The law at issue in this court case is a Baltimore City municipal ordinance which prohibits certain types of advertisements for alcohol in certain areas of the city. This ordinance was passed at the city level and was intended to minimize the exposure of children to alcohol advertising in areas where children would be expected to play or travel to and from their schools.
The law was challenged by a beer manufacturer, Anheuser-Busch Inc, on the grounds that it was a violation of free speech laws. Appellate courts repeatedly decided that this challenge did not hold up and that the welfare of the children in question, and the desired outcome of delaying or preventing the start of their alcohol use as they grow up, was considered more important than the free speech issue in this case.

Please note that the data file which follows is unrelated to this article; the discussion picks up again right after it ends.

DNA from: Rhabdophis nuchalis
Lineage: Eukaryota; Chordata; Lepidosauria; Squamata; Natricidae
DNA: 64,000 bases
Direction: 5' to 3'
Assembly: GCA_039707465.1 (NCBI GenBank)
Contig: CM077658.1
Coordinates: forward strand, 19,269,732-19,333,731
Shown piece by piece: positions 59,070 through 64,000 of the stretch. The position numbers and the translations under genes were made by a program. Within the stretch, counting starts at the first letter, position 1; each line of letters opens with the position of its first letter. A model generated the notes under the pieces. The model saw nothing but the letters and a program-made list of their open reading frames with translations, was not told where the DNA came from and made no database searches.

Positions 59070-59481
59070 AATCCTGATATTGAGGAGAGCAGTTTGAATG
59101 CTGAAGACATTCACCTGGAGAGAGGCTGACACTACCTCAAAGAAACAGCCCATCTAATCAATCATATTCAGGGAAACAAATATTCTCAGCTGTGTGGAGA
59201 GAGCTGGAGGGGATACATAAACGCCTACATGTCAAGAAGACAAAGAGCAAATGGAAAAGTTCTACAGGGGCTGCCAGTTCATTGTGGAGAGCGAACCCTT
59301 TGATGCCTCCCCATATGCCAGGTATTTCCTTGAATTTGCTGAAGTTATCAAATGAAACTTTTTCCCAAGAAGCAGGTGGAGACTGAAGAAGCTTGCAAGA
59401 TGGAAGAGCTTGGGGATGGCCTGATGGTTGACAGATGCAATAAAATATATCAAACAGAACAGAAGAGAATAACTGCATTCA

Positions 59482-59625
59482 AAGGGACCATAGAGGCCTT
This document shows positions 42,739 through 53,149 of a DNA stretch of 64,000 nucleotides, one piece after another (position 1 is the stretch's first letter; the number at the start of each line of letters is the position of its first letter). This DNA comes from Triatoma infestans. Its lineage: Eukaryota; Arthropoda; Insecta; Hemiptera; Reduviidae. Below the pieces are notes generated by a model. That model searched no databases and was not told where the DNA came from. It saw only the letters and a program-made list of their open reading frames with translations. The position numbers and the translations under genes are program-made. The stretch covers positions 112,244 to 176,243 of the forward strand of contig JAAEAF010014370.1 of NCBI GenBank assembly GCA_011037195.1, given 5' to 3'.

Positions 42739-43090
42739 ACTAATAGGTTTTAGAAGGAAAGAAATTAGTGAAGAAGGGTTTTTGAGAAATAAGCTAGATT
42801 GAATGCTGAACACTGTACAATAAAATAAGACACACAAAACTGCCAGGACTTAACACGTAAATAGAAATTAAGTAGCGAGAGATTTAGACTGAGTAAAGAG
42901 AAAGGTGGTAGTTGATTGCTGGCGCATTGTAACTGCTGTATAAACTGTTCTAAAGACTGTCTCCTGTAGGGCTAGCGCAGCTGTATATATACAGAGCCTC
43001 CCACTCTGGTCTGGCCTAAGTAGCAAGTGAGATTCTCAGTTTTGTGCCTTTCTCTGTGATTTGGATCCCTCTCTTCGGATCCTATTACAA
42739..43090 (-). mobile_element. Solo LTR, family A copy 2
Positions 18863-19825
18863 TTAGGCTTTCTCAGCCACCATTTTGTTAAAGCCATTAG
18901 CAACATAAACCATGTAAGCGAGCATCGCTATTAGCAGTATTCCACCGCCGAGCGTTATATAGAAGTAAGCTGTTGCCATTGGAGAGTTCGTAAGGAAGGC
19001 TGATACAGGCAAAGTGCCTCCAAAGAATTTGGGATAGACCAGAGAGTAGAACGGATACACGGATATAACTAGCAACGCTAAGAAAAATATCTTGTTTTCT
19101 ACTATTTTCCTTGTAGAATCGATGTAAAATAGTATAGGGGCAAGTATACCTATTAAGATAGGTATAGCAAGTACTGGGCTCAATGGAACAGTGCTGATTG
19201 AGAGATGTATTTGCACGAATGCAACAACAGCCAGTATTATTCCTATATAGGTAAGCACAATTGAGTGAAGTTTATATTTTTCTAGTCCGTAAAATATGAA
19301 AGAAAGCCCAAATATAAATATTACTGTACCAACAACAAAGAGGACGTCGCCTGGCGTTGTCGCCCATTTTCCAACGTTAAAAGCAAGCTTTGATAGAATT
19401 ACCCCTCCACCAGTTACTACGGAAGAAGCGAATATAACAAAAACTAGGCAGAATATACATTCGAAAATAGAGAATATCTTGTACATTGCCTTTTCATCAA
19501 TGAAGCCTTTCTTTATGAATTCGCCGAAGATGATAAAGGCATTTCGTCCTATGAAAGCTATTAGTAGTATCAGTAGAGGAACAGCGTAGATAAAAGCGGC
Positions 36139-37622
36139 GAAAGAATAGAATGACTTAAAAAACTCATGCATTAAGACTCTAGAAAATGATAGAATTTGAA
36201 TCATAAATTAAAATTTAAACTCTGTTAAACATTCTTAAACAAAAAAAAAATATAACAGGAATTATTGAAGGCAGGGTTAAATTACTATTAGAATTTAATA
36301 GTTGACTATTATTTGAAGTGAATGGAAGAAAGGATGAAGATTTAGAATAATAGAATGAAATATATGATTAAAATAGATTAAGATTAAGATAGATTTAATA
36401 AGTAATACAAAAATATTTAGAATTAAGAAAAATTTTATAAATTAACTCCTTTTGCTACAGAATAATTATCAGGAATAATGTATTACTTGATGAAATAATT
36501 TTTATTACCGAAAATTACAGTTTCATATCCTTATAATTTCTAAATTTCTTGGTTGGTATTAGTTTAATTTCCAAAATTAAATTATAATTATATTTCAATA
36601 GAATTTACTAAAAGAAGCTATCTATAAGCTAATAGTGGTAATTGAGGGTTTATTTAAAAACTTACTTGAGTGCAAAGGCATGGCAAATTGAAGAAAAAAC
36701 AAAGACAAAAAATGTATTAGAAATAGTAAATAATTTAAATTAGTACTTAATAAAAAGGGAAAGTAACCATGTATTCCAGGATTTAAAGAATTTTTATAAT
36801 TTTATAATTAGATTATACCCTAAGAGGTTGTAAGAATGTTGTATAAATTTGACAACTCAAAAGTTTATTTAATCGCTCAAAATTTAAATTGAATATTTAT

They made this decision specifically because the city presented evidence that there was an observable and distinct correlation between children's exposure to these kinds of advertisements and underage drinking, and the court found this evidence reasonable. The court sees that regulation of commercial speech can be necessary to achieve other ends desired by the government, such as protecting young people from unavoidable solicitation for adult products.